The United States ranks first among the world’s largest economies importing and exporting more than any other country. Imports and exports are mainly from other large economies where Japan ranks fourth after China, Mexico, and Canada. In 2020, Japan’s exports to the US totaled $119.5 billion, a $23.79 billion decrease from $143.59 billion in 2019.

In November 2021, a trade partnership was announced between the United States and Japan, making the United States Japan’s largest trade partner. This automatically led to a 13.5% ($119.5 billion to $135.5 billion, $15.6 billion increase) increase in US imports from Japan in 2021. 

(Source; Office of the United States Trade Representative, United States Census Bureau, Trading Economics

USA Japan Import statistics

Japan’s leading exports to the US are motor vehicles, machinery, electrical machinery and equipment, optical and medical equipment, and agricultural products.

In 2021 the United States imported $32.17 billion worth of machinery from Japan, making up 23.74% of total goods imported to the US.

<Nawid to find an illustrator and get an infographic style illustration done here that shows an American flag made up of a bunch of shipping containers 72.26% and the 23.74% as Machinery>

This is a 1% decrease from machinery imported in 2020, 22.6% ($27 billion) of total imports. China is the leading producer of machinery as of 2020. Thus, the US relies on China more to import machinery, and Japan ranks third after Mexico.

(Source; Trading Economics, Office of the United States Trade Representative)

Electrical machinery and equipment exported to the US make up 11.8% ($16 billion) of total goods imported from Japan in 2020.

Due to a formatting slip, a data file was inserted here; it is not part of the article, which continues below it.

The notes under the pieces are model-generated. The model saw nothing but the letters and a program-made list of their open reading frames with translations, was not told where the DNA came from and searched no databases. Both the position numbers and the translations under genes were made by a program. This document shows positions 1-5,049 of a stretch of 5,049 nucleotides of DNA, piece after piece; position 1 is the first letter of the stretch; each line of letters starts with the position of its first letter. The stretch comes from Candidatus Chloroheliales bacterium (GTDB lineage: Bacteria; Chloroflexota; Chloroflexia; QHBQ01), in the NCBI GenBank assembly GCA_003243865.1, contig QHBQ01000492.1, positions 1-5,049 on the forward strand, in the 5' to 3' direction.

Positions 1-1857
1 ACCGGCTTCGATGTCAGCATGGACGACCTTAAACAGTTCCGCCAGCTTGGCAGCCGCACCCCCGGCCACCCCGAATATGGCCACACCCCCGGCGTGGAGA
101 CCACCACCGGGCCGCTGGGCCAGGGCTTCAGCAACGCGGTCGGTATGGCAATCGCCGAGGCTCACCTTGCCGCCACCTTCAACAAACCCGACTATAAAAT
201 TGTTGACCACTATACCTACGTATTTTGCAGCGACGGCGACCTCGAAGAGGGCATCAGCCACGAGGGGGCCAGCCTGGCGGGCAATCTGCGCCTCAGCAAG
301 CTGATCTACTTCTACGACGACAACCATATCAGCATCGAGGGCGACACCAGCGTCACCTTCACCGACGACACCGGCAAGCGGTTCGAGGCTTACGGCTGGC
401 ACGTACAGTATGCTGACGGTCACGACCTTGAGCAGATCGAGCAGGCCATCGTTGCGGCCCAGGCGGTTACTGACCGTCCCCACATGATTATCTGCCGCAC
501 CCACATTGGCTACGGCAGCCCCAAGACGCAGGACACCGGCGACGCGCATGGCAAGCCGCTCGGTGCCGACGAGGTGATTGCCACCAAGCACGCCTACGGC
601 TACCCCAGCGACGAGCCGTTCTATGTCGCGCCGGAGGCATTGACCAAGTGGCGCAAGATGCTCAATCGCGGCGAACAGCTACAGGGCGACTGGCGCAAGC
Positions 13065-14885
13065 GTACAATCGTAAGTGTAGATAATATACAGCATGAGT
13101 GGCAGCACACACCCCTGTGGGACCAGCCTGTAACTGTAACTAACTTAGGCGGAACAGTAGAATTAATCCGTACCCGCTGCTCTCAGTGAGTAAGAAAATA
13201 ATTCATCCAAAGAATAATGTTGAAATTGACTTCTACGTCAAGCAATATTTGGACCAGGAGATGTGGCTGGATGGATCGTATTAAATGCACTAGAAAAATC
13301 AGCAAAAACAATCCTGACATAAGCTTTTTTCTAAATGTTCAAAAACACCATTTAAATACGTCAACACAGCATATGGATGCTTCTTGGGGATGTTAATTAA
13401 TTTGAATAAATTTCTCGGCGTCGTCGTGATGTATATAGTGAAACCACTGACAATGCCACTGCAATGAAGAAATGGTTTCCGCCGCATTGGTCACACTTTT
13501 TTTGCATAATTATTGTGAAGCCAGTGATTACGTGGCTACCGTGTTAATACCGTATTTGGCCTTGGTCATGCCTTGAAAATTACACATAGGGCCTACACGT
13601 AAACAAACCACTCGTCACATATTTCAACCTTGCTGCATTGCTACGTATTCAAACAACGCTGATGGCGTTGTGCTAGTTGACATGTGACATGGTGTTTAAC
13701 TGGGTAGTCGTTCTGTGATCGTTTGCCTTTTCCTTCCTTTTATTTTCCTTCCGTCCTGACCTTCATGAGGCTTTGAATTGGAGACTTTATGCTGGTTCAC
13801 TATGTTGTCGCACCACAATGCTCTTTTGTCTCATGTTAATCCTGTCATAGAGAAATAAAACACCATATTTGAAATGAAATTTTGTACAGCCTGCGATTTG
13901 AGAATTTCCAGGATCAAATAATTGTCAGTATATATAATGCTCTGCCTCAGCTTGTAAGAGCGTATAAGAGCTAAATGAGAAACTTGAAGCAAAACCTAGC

This figure increased to $19.58 billion in 2021 as electrical machinery and equipment made up 14.4% of total goods imported. Frequently imported electrical equipment from Japan includes electrical accumulators, transformers, motors, ignition equipment, and video recording equipment.

(Souce; Office of the United States Trade Representative, Trading Economics)

In 2020 the US imported $6 billion worth of optical and medical equipment, which constitutes 5% of total imports from Japan.

In 2021, optical and medical equipment imports from Japan to the US made up 5.6% of imports from Japan at $7.67 billion. Optical equipment imported from Japan mainly includes lab apparatus made from glass, plastic, or metals such as titanium and steel. However, imported medical equipment takes up a considerable percentage due to the costs. X-ray machines, aids, and ultrasound scanners are some of the most imported medical equipment Japan exports to the US.

(Source; Office of the United States Trade Representative, Trading Economics)

The United States imported $1.35 billion of agricultural products from Japan in 2021, up from $831 million in 2020.

Pasta is among the most consumed foods in the United States and takes up a considerable percentage of agricultural products imported from Japan to the US. Other common imported agricultural products include baked goods, cereals, sauces, tea, and food spices.

(Source; Office of the United States Trade Representative, Office of Technology Evaluation)

In 2020, JDM motor vehicle imports in the US were at $40 billion (33.5% of total imports)

JDM imports then increased to $43.7 billion in 2021, making up 32.5% of total imports. Most of these vehicles are imported by consumers or importers on behalf of consumers. Toyota, Nissan, and Honda are some of the leading automakers enthusiasts prefer. More than half of JDM car imports in the US consist of units made before 2005, as there is increasing demand for JDM classics

(Source; Office of the United States Trade Representative, Trade Economics

22.5% of cars imported to the US are from Japan

The United States is the biggest automotive importer in the world, importing 7 million units annually. However, this figure dropped to 6.5 million units in 2020, totalling $144 billion. 22.6% of cars imported to the US were from Japan, ranking Japan first among all vehicle exporters to the US. 2021 saw a 1.6% increase bringing the total worth of imported cars to the United States to $148.1 billion, with Japan ranking as the top exporter. The total worth of JDM cars imported to the US in 2021 is $33.5 billion (22.5% of total imported cars).

Since 2012, Japan has ranked top among countries that export vehicles to the United States, averaging 1.7 million units annually. Only dropping thrice in 2014, 2015, and 2020, the United States imported 1.54 million, 1.6 million, and 1.38 million units. So why do consumers prefer JDM cars to other cars from non-Japanese manufacturers?